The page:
Judge orders Calif water pumping limits lifted - CBS News 8 - San Diego, CA News Station - KFMB Channel 8

Judge orders Calif water pumping limits lifted

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Vineyard manager Paul Foppiano sits by a water pumping station at Foppiano Vineyards in Healdsburg, Calif., Thursday, Jan. 28, 2010. (AP Photo/Eric Risberg) Vineyard manager Paul Foppiano sits by a water pumping station at Foppiano Vineyards in Healdsburg, Calif., Thursday, Jan. 28, 2010. (AP Photo/Eric Risberg)

SAN FRANCISCO (AP) — A federal judge temporarily lifted pumping limits Friday designed to protect native, wild salmon in order to speed more irrigation supplies to California's drought-addled fields.

Some of the country's largest farms had pressed for the protections to be suspended to nurture their fields and orchards. West Coast fishermen argued the limits were necessary to save their dwindling catch.

"This means there's progress, and anything's better than nothing," said Tim Heskett, 44, who grows 150 acres of pistachios near the tiny community of Mendota, on the west side of the parched San Joaquin Valley.

"I got this little ranch that I'm trying to keep together, so maybe this is a sign of a little bit of hope," he said.

In normal years, the sweeping valley grows most of the country's fruits and vegetables, but a persistent drought and restrictions on pumping from the state's freshwater estuary have hammered the region, causing drastic job losses and other economic woes.

After hearing hours of testimony from both sides this week, U.S. District Judge Oliver Wanger granted farmers' request for a temporary restraining order, lifting the pumping restrictions for two weeks.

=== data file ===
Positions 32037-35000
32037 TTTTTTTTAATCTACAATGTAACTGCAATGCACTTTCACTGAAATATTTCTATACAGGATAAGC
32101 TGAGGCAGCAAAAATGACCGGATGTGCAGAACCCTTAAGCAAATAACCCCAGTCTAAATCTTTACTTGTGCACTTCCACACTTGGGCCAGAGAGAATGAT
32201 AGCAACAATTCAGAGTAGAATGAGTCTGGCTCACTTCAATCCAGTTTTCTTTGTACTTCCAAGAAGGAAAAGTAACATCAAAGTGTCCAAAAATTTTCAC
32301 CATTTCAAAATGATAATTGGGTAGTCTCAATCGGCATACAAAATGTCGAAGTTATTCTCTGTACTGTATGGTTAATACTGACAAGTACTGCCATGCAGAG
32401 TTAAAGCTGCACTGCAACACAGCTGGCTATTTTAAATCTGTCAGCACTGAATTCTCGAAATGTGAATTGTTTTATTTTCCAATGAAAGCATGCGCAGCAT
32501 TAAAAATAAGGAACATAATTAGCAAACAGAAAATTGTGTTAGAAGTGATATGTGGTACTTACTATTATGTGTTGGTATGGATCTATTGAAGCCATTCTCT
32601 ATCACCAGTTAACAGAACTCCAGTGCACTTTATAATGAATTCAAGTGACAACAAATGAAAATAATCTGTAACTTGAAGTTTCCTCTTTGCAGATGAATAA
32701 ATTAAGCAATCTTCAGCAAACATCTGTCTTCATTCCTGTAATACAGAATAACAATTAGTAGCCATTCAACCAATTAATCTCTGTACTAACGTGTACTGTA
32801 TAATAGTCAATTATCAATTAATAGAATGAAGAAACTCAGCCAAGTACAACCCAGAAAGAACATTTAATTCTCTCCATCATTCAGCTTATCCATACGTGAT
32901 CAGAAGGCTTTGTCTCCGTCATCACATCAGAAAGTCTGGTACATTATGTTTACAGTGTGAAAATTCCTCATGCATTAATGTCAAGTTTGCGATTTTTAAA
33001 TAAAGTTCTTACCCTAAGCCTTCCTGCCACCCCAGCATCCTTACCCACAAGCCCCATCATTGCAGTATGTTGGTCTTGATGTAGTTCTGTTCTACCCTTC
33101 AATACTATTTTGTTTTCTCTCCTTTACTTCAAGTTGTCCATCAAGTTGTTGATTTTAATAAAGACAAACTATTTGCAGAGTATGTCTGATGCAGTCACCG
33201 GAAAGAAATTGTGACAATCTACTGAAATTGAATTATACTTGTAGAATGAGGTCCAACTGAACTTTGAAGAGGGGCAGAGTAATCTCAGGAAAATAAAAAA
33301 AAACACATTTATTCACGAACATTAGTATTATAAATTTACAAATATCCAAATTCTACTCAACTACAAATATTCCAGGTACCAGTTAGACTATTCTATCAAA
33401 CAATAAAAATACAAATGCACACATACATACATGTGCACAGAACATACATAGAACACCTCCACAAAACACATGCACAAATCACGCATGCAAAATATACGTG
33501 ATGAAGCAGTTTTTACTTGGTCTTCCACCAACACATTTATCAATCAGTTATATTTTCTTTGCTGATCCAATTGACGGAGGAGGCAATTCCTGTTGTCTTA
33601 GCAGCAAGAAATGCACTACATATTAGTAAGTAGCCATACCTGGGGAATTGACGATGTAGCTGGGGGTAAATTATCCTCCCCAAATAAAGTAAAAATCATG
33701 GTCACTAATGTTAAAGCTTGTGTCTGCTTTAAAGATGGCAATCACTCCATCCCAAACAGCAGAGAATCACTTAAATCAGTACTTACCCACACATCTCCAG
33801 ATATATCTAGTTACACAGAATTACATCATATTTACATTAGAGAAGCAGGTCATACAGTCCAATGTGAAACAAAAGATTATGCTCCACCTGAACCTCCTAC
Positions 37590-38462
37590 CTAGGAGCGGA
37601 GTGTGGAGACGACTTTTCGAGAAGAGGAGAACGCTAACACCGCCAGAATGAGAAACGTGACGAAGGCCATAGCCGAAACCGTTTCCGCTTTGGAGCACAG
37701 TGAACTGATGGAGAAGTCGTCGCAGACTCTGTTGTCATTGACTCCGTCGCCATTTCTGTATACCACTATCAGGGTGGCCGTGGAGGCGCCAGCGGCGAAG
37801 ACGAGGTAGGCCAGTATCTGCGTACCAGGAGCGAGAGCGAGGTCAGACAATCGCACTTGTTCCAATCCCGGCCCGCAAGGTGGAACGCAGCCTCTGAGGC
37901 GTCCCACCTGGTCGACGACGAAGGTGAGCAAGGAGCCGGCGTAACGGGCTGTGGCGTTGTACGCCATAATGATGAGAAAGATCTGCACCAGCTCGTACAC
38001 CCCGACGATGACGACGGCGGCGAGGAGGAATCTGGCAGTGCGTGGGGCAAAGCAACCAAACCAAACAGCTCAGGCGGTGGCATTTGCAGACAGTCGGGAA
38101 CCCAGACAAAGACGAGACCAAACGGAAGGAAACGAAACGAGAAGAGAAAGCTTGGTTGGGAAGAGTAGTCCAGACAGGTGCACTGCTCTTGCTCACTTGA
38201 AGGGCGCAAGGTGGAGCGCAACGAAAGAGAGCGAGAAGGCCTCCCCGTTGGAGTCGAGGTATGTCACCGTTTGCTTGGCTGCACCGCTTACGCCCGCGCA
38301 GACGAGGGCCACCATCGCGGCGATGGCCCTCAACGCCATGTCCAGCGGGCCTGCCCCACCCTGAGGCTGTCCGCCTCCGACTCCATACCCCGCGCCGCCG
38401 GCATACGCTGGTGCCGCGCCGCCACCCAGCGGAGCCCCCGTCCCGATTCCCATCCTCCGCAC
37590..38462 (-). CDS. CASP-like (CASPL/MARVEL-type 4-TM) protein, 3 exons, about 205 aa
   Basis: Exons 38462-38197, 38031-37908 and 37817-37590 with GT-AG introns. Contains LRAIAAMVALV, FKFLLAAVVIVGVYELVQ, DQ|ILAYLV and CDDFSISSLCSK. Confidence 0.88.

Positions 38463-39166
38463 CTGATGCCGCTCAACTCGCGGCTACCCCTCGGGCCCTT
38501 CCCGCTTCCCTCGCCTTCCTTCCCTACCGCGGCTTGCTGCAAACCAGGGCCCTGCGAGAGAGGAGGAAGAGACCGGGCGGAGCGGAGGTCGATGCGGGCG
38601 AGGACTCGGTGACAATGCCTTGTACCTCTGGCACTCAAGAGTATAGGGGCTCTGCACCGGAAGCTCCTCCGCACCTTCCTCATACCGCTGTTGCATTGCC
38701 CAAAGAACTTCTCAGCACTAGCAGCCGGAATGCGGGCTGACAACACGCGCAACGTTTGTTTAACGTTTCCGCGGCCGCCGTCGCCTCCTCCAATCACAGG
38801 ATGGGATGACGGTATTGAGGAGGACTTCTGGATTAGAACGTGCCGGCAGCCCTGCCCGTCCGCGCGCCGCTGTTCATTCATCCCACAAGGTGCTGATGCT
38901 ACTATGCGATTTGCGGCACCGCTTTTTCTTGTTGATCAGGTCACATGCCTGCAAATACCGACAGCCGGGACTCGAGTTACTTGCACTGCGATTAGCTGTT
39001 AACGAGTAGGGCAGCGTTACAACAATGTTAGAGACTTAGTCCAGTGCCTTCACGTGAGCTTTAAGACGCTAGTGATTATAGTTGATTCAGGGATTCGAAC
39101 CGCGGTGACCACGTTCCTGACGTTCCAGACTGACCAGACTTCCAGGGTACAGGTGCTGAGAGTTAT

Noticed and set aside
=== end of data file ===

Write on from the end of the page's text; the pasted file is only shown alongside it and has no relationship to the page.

Environmentalists warned that would heighten the risk that fish were ground up in the pumps.

"We're very concerned that this may be the last nail in the coffin of these species that are on the brink of extinction already," said Erin Tobin, an attorney with Earthjustice.

The pumping restrictions are part of a plan by federal biologists to safeguard endangered salmon as they spawn in the state's rivers and swim through the Sacramento-San Joaquin Delta to reach the Pacific Ocean.

Environmentalists and fishermen sued a few years to get those protections in place, arguing that the collapse of one of the West Coast's biggest wild salmon runs two years ago foretold the extinction of related species.

Even as recent storms have replenished reservoirs, pumping in the freshwater estuary has been restricted to protect juvenile fish as they navigate the treacherous pumps and canals linked to the delta — the heart of the state's water delivery system that supplies cities and farms.

Copyright 2010 The Associated Press.

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